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What coronavirus teaches us about China

When Mackenzie returned to China a couple of years later, he found “it had changed dramatically – I was astounded”. Information flowed easily between all the centres for disease control at every level. The newly built labs were state of the art.


The latest outbreak of a novel coronavirus in China in the past few weeks has showcased the changes. Mackenzie, now emeritus professor in virology at Curtin University in Perth, gives his appraisal: the new virus was detected rapidly, isolated within a week, its genome sequenced and provided to other labs worldwide, and they informed the world health authority.

Local authorities at the site of the outbreak, the city of Wuhan, issued the first public declaration confirming the outbreak on December 30. The WHO was notified the next day. The world was on alert. It was “chalk and cheese and we should all be grateful” for Beijing’s speed once it swung into action.

And then there are the persistent flaws, two of special note.

Chinese citizens are venting fury at the industry that is suspected of giving rise to the virus. It’s the same industry that generated the SARS crisis. One of the top-trending hashtags on Weibo, China’s Twitter, with over a billion views says, “the source of the new coronavirus is wild animals”.


Another, “support the banning of wild game markets”, had over a quarter-billion views.

The point of origin for the new virus is a wet market where a long menu of exotic species was on sale, the Wuhan Huanan Wholesale Seafood Market.

Thanks to the English translations on the website, we have a sampling of the views expressed by the Chinese people. One wrote: “The only outcome of eating wild game is disease! SARS came from civet cats and bats. Ebola came from chimpanzees, monkeys, wild boar, and bats. MERS came from camels. The avian flu came from wild birds and poultry. AIDS came from chimps. Is it really that delicious?”

Another posted: “Let me say something malicious: Eating wild game is fine, just please remember to kill yourself immediately after.” That’d be one way of containing the viruses that pass from animals to people.


The Wuhan wet market was shut down earlier this month but photos of price lists for delicacies on sale at the market include porcupine, peacock, wolf, ostrich, camel, snakes, asses and civets.

Mackenzie observes: “The problem in China is that if it has four feet, it’s edible, and the rarer and more expensive it is, the more brownie points for eating one. It’s a difficult social problem for China to solve.”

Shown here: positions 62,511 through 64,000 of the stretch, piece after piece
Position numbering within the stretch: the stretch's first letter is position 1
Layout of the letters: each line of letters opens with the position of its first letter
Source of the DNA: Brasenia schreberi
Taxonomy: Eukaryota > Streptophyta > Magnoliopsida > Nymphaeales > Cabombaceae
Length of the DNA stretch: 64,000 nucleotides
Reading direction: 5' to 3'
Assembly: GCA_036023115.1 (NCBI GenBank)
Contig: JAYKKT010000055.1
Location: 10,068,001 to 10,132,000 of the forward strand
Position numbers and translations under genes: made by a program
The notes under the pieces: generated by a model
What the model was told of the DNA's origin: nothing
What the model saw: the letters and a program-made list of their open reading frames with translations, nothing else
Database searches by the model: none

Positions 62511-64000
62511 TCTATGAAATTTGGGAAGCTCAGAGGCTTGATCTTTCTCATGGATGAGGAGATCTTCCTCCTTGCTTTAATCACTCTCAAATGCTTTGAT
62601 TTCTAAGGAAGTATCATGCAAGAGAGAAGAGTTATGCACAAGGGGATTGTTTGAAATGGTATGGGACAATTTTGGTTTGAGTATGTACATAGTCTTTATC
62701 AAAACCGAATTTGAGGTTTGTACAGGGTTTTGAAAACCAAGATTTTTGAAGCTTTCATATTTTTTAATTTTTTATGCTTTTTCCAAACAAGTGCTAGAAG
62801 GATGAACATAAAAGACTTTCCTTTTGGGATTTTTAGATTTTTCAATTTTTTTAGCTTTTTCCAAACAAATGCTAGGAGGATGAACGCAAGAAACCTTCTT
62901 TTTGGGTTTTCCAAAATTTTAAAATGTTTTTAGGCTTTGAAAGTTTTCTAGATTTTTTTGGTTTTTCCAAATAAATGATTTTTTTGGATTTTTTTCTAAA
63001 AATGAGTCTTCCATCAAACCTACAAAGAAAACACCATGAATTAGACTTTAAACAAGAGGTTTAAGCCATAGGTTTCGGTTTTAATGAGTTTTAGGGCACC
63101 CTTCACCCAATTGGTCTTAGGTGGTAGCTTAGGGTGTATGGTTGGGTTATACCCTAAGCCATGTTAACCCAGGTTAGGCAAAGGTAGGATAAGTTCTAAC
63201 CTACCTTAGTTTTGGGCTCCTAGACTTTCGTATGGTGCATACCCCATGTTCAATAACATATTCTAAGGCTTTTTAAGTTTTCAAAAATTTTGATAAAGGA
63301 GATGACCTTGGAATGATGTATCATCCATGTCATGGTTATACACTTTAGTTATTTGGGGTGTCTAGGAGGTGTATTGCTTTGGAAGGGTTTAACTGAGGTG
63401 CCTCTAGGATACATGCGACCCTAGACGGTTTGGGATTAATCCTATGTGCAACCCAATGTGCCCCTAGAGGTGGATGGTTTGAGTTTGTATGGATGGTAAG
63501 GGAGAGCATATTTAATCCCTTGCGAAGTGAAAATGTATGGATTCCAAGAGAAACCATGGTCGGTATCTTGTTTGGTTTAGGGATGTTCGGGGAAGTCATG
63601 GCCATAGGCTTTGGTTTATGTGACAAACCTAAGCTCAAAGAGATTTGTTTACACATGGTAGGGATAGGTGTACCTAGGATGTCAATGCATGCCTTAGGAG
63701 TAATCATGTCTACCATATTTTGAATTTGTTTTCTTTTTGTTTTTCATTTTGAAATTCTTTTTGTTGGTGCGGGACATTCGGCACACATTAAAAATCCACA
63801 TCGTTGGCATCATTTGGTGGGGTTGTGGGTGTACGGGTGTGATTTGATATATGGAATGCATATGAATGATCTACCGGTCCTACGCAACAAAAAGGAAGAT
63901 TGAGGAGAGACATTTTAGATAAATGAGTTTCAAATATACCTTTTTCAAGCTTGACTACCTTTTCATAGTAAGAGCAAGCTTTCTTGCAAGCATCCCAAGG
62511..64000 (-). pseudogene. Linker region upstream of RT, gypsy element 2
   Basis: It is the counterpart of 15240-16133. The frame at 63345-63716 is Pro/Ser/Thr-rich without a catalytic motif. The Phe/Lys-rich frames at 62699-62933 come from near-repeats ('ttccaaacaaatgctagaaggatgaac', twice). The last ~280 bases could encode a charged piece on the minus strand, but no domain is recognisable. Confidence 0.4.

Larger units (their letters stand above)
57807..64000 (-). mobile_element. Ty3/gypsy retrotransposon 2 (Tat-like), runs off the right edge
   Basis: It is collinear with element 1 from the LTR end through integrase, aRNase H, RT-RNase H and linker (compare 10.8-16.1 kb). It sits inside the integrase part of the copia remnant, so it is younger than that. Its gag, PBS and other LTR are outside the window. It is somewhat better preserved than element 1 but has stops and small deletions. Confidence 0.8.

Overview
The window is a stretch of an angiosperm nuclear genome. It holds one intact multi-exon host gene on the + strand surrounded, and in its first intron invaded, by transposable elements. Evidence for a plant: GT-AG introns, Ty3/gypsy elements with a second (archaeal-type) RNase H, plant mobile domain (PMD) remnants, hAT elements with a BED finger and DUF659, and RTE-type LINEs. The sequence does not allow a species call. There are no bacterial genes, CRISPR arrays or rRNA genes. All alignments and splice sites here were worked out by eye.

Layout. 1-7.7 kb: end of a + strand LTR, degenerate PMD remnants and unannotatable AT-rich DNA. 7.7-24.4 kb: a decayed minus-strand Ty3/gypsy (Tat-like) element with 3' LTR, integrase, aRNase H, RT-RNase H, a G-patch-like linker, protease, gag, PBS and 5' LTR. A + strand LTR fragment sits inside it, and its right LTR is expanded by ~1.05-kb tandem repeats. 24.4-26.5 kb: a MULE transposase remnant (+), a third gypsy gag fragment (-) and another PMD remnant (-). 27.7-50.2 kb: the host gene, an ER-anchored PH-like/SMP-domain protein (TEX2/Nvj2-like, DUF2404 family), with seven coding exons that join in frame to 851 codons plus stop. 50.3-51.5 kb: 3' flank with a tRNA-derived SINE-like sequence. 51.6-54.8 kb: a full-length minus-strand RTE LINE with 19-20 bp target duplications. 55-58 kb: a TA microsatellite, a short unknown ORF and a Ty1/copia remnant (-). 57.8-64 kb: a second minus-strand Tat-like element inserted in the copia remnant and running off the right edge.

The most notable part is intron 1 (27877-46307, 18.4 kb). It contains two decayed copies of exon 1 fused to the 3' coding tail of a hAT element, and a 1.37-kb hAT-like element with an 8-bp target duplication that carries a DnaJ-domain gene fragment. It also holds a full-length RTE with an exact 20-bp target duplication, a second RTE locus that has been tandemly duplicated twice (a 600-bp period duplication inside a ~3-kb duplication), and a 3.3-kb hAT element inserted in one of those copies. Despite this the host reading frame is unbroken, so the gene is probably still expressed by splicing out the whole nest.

As serious as this may be, it’s a problem easily fixed compared with the second and greater of the fatal flaws. Although the authorities have moved decisively in recent days, there were serious early delays and blunders.

The authorities in Wuhan tried to cover up the outbreak. The first cases turned up on December 12 or earlier, weeks ahead of the official announcement at the month’s end.

Yet hospitals were told to report “zero infections” among staff, according to multiple sources. Sick people were turned away from hospitals untreated, including one woman who went home and died. The only response from the authorities was to follow up with an urgent cremation, conducted in secret, by a team wearing full hazard suits.

This local cover-up explains why the official national Xinhua outlet last week reported that all medical institutions had been ordered not to reject suspected viral pneumonia patients “for any reason”.

Why the cover-up? Wuhan was hosting annual meetings of the top municipal and provincial officials from January 7-17. Bad things were not allowed to happen.

The censors ordered the media to report nothing more than was published in the Communist Party’s official outlets. So there were “zero infections” of medical staff for weeks until a dozen were reported infected all at once.

And there were mysterious delays in reporting the spread of the virus. For instance, beyond Wuhan, no new cases were reported in China from December 12 to January 21.

Yet in those intervening 39 days, cases were confirmed in Thailand, Japan and the US.

Mackenzie says there are still a lot of questions to be answered. He asks why the local authorities in Wuhan called in China’s national centre for disease control only on December 31, “when they should have known they had a problem earlier than that”.

And this is the second fatal flaw: China’s authoritarian system is accustomed to wielding power without accountability. Cover-ups, repression and censorship are the norm.

The local officials were conducting business as usual. But the virus defied them and Beijing ultimately acted. In the meantime, a local epidemic spread around the world. A local Wuhan outbreak became an international pandemic. Fatal flaws indeed.

Peter Hartcher is international editor.

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